#3620
jaclaz

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 If a tree falls in Florida everybody hears about it. 

From pi§§ed-off ranting to Zen in three steps, it must be a world record! :w00t:

http://en.wikipedia....lls_in_a_forest

http://www.101zensto...ex.php?story=21

 

jaclaz



#3621
CharlotteTheHarlot

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Fiddling around with Xbox again ...

Report: MSFT to Release Xbox One Sans Kinect in 2014 ( Tom's Hardware 2013-07-24 )

Microsoft Shoots Down Rumors Of Kinect-Free Xbox One Bundle ( Kotaku 2013-07-24 )

The 1st article, about a Kinect-less Xbox model, is apparently still a rumor as reported in the 2nd article.

Microsoft may change course and allow Xbox One games to be self published ( NeoWin 2013-07-24 )

Microsoft confirms Xbox One game self publishing plans; details coming later ( NeoWin 2013-07-24 )

Microsoft Will Allow Indies to Self-Publish on Xbox One ( Tom's Hardware 2013-07-26 )

The rumor describing another easing of the walled-garden publishing aspect is now confirmed. Whoop-de-do. Dear Microsoft, just release two Xbox models. one cloudy restricted model for MetroTards, and a standalone classic for normal people.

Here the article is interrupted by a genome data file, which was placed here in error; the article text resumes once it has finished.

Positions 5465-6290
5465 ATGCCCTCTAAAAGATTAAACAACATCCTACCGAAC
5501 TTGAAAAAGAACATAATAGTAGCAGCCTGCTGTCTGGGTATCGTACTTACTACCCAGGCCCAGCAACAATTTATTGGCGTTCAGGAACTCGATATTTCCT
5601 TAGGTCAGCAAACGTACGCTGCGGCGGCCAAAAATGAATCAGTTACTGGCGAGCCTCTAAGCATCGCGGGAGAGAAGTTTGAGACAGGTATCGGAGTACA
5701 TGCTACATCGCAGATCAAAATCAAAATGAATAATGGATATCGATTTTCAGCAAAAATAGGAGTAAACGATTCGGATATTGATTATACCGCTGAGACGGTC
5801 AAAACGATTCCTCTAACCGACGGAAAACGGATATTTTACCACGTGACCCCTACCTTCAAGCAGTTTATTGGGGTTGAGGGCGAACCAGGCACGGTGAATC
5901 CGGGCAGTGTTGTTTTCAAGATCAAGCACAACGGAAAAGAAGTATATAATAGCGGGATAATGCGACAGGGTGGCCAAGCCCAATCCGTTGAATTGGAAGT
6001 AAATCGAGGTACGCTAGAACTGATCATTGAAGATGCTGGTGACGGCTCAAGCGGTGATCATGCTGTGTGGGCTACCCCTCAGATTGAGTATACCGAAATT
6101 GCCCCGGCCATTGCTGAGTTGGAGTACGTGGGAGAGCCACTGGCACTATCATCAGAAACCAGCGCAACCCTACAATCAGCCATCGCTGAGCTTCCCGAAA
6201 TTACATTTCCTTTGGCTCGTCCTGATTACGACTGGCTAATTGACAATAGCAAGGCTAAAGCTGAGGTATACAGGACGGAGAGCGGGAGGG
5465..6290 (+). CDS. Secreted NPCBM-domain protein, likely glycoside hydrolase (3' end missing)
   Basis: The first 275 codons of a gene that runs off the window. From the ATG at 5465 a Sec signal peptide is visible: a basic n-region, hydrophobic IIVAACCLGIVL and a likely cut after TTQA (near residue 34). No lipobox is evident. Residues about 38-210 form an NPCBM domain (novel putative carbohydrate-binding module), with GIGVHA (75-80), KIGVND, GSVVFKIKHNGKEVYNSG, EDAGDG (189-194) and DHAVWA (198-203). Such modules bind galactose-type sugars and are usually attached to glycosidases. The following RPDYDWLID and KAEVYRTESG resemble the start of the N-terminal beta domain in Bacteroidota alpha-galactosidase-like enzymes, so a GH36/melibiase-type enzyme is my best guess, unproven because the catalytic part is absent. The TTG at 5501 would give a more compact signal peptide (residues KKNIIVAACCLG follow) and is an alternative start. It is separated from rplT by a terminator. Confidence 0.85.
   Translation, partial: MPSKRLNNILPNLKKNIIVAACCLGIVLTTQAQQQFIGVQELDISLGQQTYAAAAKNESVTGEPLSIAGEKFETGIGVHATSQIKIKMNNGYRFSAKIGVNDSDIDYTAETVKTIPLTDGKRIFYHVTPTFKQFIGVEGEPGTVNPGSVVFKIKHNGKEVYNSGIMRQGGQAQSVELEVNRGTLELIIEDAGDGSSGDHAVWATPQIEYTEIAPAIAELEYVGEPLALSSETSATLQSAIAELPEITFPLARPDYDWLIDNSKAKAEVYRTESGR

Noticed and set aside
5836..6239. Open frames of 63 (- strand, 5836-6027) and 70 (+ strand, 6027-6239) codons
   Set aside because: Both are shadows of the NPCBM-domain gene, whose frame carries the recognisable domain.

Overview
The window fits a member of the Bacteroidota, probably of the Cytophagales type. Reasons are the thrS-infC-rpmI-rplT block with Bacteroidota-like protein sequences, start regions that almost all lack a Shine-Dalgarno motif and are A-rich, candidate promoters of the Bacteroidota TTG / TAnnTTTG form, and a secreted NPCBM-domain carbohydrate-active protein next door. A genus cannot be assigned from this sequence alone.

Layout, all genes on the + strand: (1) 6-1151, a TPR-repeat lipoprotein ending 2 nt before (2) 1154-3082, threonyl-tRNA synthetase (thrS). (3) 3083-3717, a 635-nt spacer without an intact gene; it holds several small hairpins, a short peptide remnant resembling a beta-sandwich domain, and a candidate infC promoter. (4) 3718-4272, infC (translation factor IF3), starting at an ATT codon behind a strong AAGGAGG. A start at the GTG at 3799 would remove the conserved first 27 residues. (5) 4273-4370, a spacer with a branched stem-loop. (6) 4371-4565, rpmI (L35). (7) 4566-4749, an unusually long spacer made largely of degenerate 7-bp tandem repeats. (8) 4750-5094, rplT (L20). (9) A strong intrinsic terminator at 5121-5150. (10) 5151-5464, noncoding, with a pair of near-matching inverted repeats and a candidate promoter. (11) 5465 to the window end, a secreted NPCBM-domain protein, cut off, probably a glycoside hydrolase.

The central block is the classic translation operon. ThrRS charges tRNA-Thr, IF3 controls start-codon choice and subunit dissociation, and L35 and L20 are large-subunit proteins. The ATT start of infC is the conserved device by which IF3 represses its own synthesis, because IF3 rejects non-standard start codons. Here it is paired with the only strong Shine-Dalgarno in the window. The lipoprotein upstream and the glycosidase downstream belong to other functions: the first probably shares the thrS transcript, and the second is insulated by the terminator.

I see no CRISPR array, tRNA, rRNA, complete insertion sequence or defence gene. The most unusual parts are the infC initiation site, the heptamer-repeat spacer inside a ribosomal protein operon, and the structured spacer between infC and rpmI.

News from the Competition ...

Ubuntu Edge crowd sourced campaign raises $5 million inside three days ( NeoWin 2013-07-25 )

Crowd source funding for a Linux smartphone totaling 6.6 million now. That's a lot but I don't see how they can expect the 32 million they desire in a month without a couple of bigtime investors jumping in. It looks like they are funding everything including factory time from the ground up.

Geeksphone announces Peak+ Firefox OS smartphone ( TechSpot 2013-07-25 )

Looks like it really is happening. This is in Spain currently and at 149 euros or approximately $200.

Asus Intros Portable 18.4" AIO Android PC ( Tom's Hardware 2013-07-25 )

I wouldn't really call this a PC, yet, it's a giant tablet to me, looks pretty slick though. Naturally it's an underpowered ARM chip, in fact the same one in the Surface RT if I'm not mistaken. Let's call it Android RT. :yes: No word on price but if it is in the $300 range then Surface RT is toast.

Walmart, HP Planning $99 Android Tablet Sale ( Tom's Hardware 2013-07-26 )

That price is NOT a typo. It says $99 which is the same as the clearance was for the doomed WebOS TouchPad. Not sure what's going on with HP these days because there cannot be any money in that!